Excessive CEO pay, part of the problem for American Corporations.

Discussion in 'Economy' started by 52ndStreet, Dec 11, 2008.

  1. 52ndStreet
    Offline

    52ndStreet VIP Member

    Joined:
    Jun 18, 2008
    Messages:
    2,883
    Thanks Received:
    147
    Trophy Points:
    83
    Ratings:
    +170
    We saw recently, the Home Depot, give a large seaverence bonus to a departing CEO, when the Home Depot had been loosing money for the last 2 years.
    I tell you all, excessive CEO pay is part of the problem for American corporations.

    Many of these CEO,'s don't know what the hell they are doing, the workers are never paid a livable wage, and are not really motivated. Corporations would be better served by paying their workers,not the CEO.Take care of your workers, is
    why Japan continues to make better cars, and products than America.The Japanese corporate focus is on the Workers, not the CEO.! It is the workers that
    ultimately make or break the corporation in the long run, not the CEO.
     
    Last edited: Dec 11, 2008
  2. Southpaw
    Offline

    Southpaw Member

    Joined:
    Dec 9, 2008
    Messages:
    149
    Thanks Received:
    22
    Trophy Points:
    16
    Location:
    Texas
    Ratings:
    +22
    I don't have a problem with CEOs making a lot of money but you have some particularly good points here.
     
  3. Steerpike
    Offline

    Steerpike VIP Member

    Joined:
    Dec 17, 2007
    Messages:
    1,847
    Thanks Received:
    182
    Trophy Points:
    83
    Ratings:
    +182
    It still comes down to the corporation's fault as a whole. The Board are the ones that approve these high-priced contracts for CEOs.
     
  4. RodISHI
    Offline

    RodISHI Gold Member

    Joined:
    Nov 29, 2008
    Messages:
    10,392
    Thanks Received:
    1,858
    Trophy Points:
    280
    Ratings:
    +5,047
    Do you have any figures for that recent event?

    I do agree in many cases CEO's collecting millions before and after a company that is publicily traded goes broke or fails to make a profit is a problem.
     
  5. Richard-H
    Offline

    Richard-H Gold Member

    Joined:
    Aug 19, 2008
    Messages:
    2,285
    Thanks Received:
    385
    Trophy Points:
    130
    Ratings:
    +510
    It's not just the CEOs. It's the entire executive staffs that are getting overcompensated. They're all scratching each others back in a game that amounts to pure pilfering! Not a damn thing stock holders or workers can do to stop it.
     
    • Thank You! Thank You! x 1
  6. Bern80
    Offline

    Bern80 Gold Member

    Joined:
    Jan 9, 2004
    Messages:
    8,094
    Thanks Received:
    720
    Trophy Points:
    138
    Ratings:
    +726
    I am inclined to agree. At the same time I don't see an alternative. If we claim to be a freedom loving society we really don't want to go down the road of mandating a limit on what people can make.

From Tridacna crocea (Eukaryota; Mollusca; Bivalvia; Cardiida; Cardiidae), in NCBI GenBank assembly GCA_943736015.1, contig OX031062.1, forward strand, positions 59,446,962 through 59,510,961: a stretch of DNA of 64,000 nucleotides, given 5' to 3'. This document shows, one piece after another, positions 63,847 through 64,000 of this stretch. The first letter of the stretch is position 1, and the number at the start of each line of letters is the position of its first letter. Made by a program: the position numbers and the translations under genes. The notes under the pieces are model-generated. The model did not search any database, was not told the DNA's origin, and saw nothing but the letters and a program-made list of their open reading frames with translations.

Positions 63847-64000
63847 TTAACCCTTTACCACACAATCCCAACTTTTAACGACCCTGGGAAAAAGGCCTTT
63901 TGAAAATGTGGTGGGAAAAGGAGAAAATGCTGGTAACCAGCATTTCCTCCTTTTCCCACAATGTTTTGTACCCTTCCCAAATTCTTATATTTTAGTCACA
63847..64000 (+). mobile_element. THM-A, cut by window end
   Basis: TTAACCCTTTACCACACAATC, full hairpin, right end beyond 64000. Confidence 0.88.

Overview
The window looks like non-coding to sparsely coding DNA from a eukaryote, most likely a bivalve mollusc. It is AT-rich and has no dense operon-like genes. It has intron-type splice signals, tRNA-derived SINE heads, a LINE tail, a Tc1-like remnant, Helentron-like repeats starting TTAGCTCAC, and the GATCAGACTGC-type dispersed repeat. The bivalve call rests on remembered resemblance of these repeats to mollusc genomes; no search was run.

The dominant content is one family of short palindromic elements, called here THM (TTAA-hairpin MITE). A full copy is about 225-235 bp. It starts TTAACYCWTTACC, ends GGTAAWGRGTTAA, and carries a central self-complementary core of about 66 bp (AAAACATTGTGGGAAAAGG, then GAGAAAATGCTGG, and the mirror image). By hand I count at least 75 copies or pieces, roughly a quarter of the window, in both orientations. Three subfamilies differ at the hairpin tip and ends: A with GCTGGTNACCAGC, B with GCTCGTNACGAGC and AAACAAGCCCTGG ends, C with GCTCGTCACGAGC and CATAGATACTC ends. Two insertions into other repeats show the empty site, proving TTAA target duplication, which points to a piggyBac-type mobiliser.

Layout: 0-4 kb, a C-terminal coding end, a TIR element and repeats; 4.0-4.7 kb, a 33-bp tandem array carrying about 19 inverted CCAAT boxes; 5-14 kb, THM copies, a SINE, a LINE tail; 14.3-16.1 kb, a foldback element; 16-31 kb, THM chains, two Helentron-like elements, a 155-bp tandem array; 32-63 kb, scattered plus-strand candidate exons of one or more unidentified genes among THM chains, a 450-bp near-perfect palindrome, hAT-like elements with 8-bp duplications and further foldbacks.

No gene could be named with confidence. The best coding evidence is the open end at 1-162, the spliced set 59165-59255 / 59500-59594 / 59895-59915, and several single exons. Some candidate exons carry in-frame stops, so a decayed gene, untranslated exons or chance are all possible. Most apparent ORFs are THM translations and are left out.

• Thank You! Thank You! x 1
  7. BaronVonBigmeat
    Offline

    BaronVonBigmeat Senior Member

    Joined:
    Sep 20, 2005
    Messages:
    1,185
    Thanks Received:
    160
    Trophy Points:
    48
    Ratings:
    +160
    As long as we're free to chose other companies, the problem solves itself.
     
  8. Paulie
    Offline

    Paulie Platinum Member

    Joined:
    May 19, 2007
    Messages:
    31,551
    Thanks Received:
    4,854
    Trophy Points:
    1,130
    Ratings:
    +15,397
    Exactly. It's US who're paying these salaries. Our business is giving these companies the money to pay their executives exorbitant salaries.

    I liken a high paid executive to a high paid sports figure. If an exec is running a company to prosperity, they probably deserve that kind of money in proportion to the profits they're bringing in to the company, much like a high paid, well-performing athlete brings profits into their sports team through fan attendance, merchandise sales, etc.

    When you run a company into the ground, however, you certainly don't deserve extra money for it, much less a job still. But the market will eventually determine what the CEO is worth, when they're out of a job and no other corporation wants them on their board.
     
  9. Zoomie1980
    Offline

    Zoomie1980 Senior Member

    Joined:
    Jan 16, 2008
    Messages:
    1,658
    Thanks Received:
    128
    Trophy Points:
    48
    Ratings:
    +128
    Generally I like to see markets adjust executive pay as it see's fit. When shareholders have enough they can revolt....

    But over-compensation has become such a deeply ingrained cultural phenomena I just don't think the market effects it anymore. They pay themselves REGARDLESS of what their companies do or shareholders want.

    I sense, though the common shareholder is becoming more activist and instead of just throwing that voting ballot in the garbage many are using it to vote against continuance in some cases.

    But something has to be done to bust executive comp back to historical levels as it compares to the worker wages.
     
  10. 52ndStreet
    Offline

    52ndStreet VIP Member

    Joined:
    Jun 18, 2008
    Messages:
    2,883
    Thanks Received:
    147
    Trophy Points:
    83
    Ratings:
    +170
    This is why GM, Chrysler, and Ford, Shearson Lehman Brothers , and Bear Sterns ,Citicorp
    are all asking the Federal goverment for help.? These same overpaid, overcompensated CEO's, have mismangaged many American Corporations into insolvency and bankruptcy,
    and now they want the American taxpayers to finance their over compensated mismanagement?!Please, I say the Federal government tell many of these CEO, that they all must be replaced , and their replacements paid at a dramatically reduced salary.
     
    Last edited: Dec 13, 2008

Share This Page

Search tags for this page

problem of excessive payment to CEO